It’s easier than expected to take honey and make it into a rooting hormone. Here’s how.

Step 1: Begin by putting a pot on your stove and setting it to a boil. You want to fill the pot with water, at least two cups.

Step 2: Let the water get to a full boil. Then, grab your honey jar or bottle. Squeeze out a tablespoon, so enough to fill a large spoon.

Step 3: Stir a bit until the honey integrates with the water. Then take the pot with the water and honey off the heat. When it cools down a bit, transfer the mix to a canning jar or any other container with a tight cover.

Step 4: Make sure you’re using plant cuttings that you’ve trimmed at an angle of 45 degrees. The cuttings should also be at least six inches, up to 12 inches at most. Coat the bottoms with the water/honey liquid and then transfer them to your potting medium, including rockwool, water, or soil.

You can use the honey mixture again for the next two weeks if you stash it in a container and keep it somewhere dark, such as a cabinet.

Willow Water

The cool thing about willow water is you can combine it with just about any of the other natural rooting hormone ingredients we’ve talked about thus far. It plays especially nicely with honey and cinnamon.

Willow water comes from the willow tree. This tree naturally contains indolebutyric and salicylic acids, which can both prevent infections, fungus, and bacteria from killing your new houseplant. Experts even believe your plants may sprout up faster when using willow water as a natural rooting hormone.

Why wouldn’t you try it for your plant, then? While obtaining your willow tree branches to make willow water is a precise process, the results are more than worth it.

Step 1: Wait until the start of spring to cut down twigs from the willow tree. You want them as fresh and green as possible, as these twigs contain more acids than mature ones. End shoots can work if you can’t find any green twigs.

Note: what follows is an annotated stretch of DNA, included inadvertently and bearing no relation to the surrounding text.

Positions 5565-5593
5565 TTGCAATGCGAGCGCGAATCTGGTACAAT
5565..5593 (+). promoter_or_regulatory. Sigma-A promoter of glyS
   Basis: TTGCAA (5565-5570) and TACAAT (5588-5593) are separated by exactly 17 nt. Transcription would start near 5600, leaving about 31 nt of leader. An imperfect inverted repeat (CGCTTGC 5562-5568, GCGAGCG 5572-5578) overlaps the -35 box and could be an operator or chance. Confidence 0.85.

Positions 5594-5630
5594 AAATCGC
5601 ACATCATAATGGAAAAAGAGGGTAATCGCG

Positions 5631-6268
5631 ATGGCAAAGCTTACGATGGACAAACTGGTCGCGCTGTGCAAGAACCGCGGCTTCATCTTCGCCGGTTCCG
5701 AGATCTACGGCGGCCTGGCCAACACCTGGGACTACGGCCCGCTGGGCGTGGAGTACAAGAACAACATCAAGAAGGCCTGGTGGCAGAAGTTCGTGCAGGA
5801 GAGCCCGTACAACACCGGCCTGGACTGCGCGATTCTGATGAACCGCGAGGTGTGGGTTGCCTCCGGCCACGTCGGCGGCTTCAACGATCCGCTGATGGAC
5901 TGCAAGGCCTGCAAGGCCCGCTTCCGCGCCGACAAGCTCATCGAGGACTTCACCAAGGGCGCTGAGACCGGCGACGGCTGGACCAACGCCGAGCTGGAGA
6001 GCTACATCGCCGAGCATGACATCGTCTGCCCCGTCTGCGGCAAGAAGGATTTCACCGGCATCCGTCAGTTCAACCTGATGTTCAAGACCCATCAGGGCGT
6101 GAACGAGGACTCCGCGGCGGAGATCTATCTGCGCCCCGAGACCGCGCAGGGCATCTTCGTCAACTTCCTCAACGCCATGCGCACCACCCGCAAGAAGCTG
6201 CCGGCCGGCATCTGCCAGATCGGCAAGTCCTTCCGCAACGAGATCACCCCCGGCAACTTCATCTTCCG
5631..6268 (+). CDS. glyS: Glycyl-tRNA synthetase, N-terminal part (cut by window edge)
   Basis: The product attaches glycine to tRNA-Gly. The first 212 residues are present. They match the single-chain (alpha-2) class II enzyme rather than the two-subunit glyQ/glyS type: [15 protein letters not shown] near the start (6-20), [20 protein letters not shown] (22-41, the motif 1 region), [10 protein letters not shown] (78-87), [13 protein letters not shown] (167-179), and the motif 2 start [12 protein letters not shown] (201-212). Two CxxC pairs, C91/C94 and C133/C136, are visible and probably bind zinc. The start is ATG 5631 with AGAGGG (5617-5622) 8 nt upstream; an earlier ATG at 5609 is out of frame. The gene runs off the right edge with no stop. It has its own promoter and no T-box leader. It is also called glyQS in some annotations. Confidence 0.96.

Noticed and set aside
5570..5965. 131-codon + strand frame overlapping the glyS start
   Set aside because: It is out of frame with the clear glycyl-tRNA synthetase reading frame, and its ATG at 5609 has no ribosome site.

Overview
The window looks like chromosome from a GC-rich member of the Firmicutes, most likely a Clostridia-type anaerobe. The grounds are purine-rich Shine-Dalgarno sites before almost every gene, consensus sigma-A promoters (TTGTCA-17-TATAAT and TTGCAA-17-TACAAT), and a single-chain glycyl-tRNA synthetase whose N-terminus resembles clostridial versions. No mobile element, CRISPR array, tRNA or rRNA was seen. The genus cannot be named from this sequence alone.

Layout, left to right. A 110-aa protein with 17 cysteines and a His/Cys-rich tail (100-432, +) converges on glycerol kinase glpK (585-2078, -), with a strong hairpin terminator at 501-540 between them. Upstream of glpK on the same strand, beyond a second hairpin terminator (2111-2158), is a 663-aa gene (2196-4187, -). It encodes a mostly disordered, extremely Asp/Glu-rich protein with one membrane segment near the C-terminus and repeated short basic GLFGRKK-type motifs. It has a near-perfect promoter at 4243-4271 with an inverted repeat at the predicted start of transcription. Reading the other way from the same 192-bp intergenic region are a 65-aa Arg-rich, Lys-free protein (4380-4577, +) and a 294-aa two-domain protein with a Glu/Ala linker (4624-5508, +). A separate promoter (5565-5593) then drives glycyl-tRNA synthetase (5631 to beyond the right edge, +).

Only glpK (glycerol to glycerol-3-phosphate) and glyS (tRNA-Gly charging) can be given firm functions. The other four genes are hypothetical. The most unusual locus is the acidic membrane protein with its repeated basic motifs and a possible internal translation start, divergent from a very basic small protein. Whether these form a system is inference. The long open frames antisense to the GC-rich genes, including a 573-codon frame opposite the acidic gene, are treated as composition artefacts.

Step 2: Remove all leaves from your shoots and/or twigs. These can be composted if you have no other use for them.

Step 3: Chop your twigs or shoots down until each one measures an inch.

Step 4: Transfer the twigs or shoots to a glass jar. Fill it with boiled water at a ratio of 1:3 (shoots or twigs) to 2:3 (the water).

Step 5: Wait at least 24 hours. Once that time elapses, you can strain your willow water, put it in another jar, and use it on your plant cuttings. The longer they spend in the water, the faster your houseplant can potentially grow. Let the cuttings sit for a few hours at least then.

Make sure you compost the shoots and twigs, since they will get strained out.

Apple Cider Vinegar

Yet another natural rooting hormone ingredient to consider is apple cider vinegar. Although not super pleasant to drink, those who do sip apple cider vinegar have found that it can aide in weight loss, protect the heart, control cholesterol, and prevent diabetes through lowered blood sugar. Apple cider vinegar also kills off bacteria, which can be quite useful for your growing indoor plant.

You do have to be careful of your quantities here, though. Overdoing it on the apple cider vinegar can keep your houseplant from rooting, which is the opposite of what you want.

With our steps, you’ll use just the right amount of apple cider vinegar.

Step 1: Pour water, between five and six cups, into a bowl or another container. Combine a bit of apple cider vinegar into the mix, only a teaspoon, and then stir. Store-bought vinegar is a-okay here.  

Step 2: Take your houseplant cuttings and coat their bottoms in the water/vinegar liquid mix. Don’t soak the trimmings through.

Step 3: Move your cuttings to their rooting medium and watch them grow from there.  

Aspirin

Got a headache? If so, you reach for the aspirin or something similar, right? Depending on what you have in your medicine cabinet, it’s possible you can use it as a rooting hormone for your indoor plants.